What Does an Employer Really Need to Know About an Applicant?

There’s been a lot of talk lately about the relatively new practice of U.S. employers asking job applicants to provide their Facebook login information.

Besides the passwords to social media accounts, employers have been known to “shoulder surf” while an applicant logs into his/her account, or request an applicant to befriend a human resource manager, letting him have access to their formerly private information.

I can see the employers’ reasoning: People tend to loosen up more online than they do in person. They’ll post pictures and comments they might never voice aloud, and they’ll show their “real” selves.

But that’s not true in all cases. Some of us are mighty selective about what we know will follow us, maybe forever.

Everything I’ve read suggests this practice is more common with industries where applicants need to pass a background check. Those employers are hoping a quick (or not so quick) peek into a Facebook account will reveal things about the applicant they’re not able to ask — things like age, race, religion, and gender — as well as activities like drug and alcohol use.

I can see why they’d want such information. With so darn many job applicants these days, anything that helps to narrow down the contenders would be helpful.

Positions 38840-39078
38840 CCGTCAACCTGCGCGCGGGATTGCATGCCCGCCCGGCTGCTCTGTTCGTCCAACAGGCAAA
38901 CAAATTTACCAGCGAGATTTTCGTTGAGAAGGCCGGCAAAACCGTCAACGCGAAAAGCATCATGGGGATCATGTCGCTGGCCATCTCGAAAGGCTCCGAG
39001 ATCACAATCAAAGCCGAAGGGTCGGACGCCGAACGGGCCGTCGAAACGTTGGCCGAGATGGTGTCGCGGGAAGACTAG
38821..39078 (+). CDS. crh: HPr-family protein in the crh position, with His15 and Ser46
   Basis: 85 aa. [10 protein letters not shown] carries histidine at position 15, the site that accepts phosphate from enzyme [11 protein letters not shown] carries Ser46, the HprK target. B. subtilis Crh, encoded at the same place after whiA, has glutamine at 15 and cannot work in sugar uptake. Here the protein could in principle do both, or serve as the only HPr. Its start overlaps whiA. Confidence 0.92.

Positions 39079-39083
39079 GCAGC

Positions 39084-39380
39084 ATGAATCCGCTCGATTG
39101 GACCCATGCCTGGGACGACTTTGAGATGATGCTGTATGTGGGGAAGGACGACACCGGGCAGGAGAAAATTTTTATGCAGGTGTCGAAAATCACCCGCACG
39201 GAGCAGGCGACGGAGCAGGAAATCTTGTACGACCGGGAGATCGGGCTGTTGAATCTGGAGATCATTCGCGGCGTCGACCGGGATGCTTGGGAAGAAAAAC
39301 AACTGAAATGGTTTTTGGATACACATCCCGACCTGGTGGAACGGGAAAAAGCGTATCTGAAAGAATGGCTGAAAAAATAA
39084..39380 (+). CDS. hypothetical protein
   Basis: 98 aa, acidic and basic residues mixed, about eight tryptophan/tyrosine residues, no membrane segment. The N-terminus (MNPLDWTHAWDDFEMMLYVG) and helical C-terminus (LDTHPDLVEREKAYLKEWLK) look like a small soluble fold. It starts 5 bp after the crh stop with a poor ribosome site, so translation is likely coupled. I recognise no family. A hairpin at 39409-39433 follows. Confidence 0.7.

But applicants rightfully are concerned. After all, most social media accounts require a person signing up NOT to share their login and passwords.

Applicants fear that refusal to hand over such information will be grounds for employers to toss them out of the applicant pool. How can they feed their family and clothe their children unless they have a job?

Shouldn’t there be a division between what one does at work and what one does off work?

Legislators think so.

In fact, some states (Maryland and Illinois, for example) are considering passage of laws preventing employers from asking applicants for privacy information. Two Senators — one from New York, one from Connecticut — have asked the U.S. Justice Department to determine whether this practice is against the law.

I don’t do Facebook (despite constant urgings from friends to the contrary!). Nor am I looking for a job, thanks to being self-employed.

While I don’t have a dog in this fight, I am disturbed by the issue. It seems that attacks on an individual’s right to privacy are growing and relentless. Shouldn’t there be a better way to weed out unacceptable job applicants without resorting to violating their privacy?

Help me out here. What do you think?